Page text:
Mar 2, 2010
No Liberty for Americans United
by Melinda Zosh
Americans United for the Separation of Church and State (AU), a non-profit organization in Washington, D.C., requested for the third time in three years that the Internal Revenue Service (IRS) investigate partisan politics at Liberty University. During that same time period, Liberty Counsel and Liberty University have also asked the IRS to investigate a partisan political agenda at Americans United and plan to do so again.
Both the university and AU are tax-exempt 501(c)(3) organizations, and “cannot endorse or oppose a candidate,” AU Senior Policy Analyst Rob Boston said.
“In my opinion, AU has only one goal — promoting the Democratic party’s platform. This is evidenced by the fact that over 95 percent of all of AU’s complaints are filed against conservative organizations. I have never heard of AU filing a complaint against some liberal university’s student newspaper for endorsing Barack Obama,” Liberty University Chancellor Jerry Falwell Jr. said in response to the complaint.
The group sent a letter to the IRS on Feb. 22 after a three-month investigation, according to Boston. The group cited articles printed in the Liberty Champion on Oct. 20 and 27, 2009, as evidence of partisan politics.
AU has filed 100 complaints against religious organizations and c3 tax-exempt institutions since 1996, said Boston, adding that they target both liberal and conservative churches, Boston said.
Most recently, AU filed a complaint against Fifth St. Baptist Church in Richmond when the pastor endorsed a Democratic gubernatorial candidate, Brian Moran, from his pulpit.
However, AU’s archives show that most of their complaints target conservative organizations including the Family Research Council, James Dobson and Pat Robertson.
Community members sent AU copies of the Liberty Champion, Boston said. The Oct. 27 issue of the paper was distributed to 30,000 Lynchburg residents, and Boston said that Chancellor Falwell did this to advance his own politics.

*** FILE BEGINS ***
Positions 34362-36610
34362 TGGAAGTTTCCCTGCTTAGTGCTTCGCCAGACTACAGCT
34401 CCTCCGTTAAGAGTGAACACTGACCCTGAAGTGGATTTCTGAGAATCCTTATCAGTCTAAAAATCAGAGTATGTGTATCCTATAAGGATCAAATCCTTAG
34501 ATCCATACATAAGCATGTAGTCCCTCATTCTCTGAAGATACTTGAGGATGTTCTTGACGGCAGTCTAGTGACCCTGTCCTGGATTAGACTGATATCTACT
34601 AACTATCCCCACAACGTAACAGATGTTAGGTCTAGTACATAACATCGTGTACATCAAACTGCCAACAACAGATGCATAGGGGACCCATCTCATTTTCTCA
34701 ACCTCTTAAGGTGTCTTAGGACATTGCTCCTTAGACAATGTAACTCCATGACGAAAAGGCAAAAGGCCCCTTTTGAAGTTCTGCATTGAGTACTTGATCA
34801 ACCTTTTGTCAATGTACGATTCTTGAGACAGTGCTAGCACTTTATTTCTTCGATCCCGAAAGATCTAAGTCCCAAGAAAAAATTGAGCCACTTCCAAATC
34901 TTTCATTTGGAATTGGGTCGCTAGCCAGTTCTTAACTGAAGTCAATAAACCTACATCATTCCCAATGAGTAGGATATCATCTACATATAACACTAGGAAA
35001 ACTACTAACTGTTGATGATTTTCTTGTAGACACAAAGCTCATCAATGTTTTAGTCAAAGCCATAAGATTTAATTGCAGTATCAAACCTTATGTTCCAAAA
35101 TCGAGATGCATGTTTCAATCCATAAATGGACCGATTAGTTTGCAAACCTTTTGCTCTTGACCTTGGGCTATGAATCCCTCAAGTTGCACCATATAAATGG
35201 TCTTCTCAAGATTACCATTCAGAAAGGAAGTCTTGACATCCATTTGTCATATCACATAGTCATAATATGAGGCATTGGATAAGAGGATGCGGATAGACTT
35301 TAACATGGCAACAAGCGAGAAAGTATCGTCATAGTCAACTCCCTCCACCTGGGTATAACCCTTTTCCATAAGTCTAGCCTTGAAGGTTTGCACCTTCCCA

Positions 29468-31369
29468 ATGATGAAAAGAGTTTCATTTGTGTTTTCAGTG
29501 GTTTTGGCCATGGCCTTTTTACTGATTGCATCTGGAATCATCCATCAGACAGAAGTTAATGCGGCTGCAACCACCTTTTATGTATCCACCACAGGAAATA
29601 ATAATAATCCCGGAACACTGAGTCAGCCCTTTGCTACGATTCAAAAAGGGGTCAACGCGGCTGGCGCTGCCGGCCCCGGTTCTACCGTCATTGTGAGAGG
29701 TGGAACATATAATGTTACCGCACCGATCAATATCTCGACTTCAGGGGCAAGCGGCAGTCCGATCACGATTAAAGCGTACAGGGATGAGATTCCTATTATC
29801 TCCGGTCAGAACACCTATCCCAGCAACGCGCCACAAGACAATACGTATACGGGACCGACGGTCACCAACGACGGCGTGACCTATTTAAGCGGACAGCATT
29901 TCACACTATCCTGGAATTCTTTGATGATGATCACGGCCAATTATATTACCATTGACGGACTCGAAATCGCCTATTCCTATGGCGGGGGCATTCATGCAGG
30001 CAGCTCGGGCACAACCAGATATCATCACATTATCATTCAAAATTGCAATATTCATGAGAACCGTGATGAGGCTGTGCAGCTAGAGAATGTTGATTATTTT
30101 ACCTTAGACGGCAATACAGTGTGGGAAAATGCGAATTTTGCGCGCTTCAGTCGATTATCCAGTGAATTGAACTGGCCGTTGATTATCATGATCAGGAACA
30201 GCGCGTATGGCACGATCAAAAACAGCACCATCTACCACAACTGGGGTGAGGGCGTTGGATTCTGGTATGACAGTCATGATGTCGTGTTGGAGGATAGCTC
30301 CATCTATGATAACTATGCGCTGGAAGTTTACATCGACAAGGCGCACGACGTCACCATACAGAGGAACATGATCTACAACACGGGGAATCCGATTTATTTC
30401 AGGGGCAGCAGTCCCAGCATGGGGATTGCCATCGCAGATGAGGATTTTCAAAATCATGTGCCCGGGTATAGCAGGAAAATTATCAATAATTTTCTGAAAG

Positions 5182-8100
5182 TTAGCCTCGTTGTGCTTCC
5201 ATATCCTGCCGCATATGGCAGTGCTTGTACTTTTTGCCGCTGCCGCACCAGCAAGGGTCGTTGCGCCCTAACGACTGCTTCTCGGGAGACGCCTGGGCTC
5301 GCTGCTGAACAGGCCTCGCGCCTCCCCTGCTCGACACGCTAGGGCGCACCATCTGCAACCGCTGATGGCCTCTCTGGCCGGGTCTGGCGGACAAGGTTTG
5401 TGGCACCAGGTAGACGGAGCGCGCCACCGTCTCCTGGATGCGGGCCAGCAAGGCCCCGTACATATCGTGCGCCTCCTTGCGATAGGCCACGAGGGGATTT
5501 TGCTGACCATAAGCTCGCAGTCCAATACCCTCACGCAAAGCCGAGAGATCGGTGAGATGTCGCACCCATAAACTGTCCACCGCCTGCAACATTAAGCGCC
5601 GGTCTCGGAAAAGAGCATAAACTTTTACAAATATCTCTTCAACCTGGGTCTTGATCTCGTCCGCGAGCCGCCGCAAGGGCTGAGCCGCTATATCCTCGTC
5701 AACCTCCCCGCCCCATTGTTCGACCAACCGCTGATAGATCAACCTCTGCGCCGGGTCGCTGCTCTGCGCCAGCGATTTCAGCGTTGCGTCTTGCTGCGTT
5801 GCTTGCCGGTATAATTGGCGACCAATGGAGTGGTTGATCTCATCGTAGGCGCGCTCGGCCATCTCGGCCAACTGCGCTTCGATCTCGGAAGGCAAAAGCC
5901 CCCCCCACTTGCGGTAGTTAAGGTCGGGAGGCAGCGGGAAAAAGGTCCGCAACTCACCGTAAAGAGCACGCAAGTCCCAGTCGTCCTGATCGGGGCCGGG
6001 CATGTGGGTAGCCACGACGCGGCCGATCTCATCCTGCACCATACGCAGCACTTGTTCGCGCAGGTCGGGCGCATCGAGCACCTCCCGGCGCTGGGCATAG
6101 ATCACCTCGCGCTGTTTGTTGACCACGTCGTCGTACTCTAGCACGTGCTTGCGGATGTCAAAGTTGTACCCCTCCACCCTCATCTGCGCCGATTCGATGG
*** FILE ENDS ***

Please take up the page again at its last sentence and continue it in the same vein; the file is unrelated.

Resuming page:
Falwell said the newspaper was mailed to alumni, faculty, staff and others in the community because it contained articles of interest to the larger community. Liberty routinely mails the Liberty Journal to everyone in the local community for the same reason.
In another charge, Boston accused Liberty officials of pushing students to vote for Republican Scott Garrett rather than Democrat incumbent Shannon Valentine in the House of Delegates race in November 2009.
The basis for AU’s argument was not the news stories as it deemed those articles to be balanced. Its complaint of partisanship came from articles printed in the opinion section including an article by graduate assistant Mitchell Malcheff and a letter to the editor written by Republican Del. Kathy Byron. Boston also cited a voter’s guide reprinted with permission from the Family Foundation.
“AU has really painted itself into a corner with this complaint because, unless AU now files a complaint against every student newspaper in the country that contained editorials supporting candidates, then AU will have proven our claim that they are a partisan organization in violation of the law,” Falwell said. “AU has lost all credibility with this complaint because, if you review it closely, it is actually an attack on the Liberty Champion’s First Amendment rights protecting freedom of the press.”
» Female steps up as president
» Keep Talking
» Getting back to the basics
» Values Voter Summit unites conservatives
» SPC Mitch Roberson Student fights obstacles at home and abroad
» Seeking a safe haven
» Seeing the Unseen
» Clayton King new campus pastor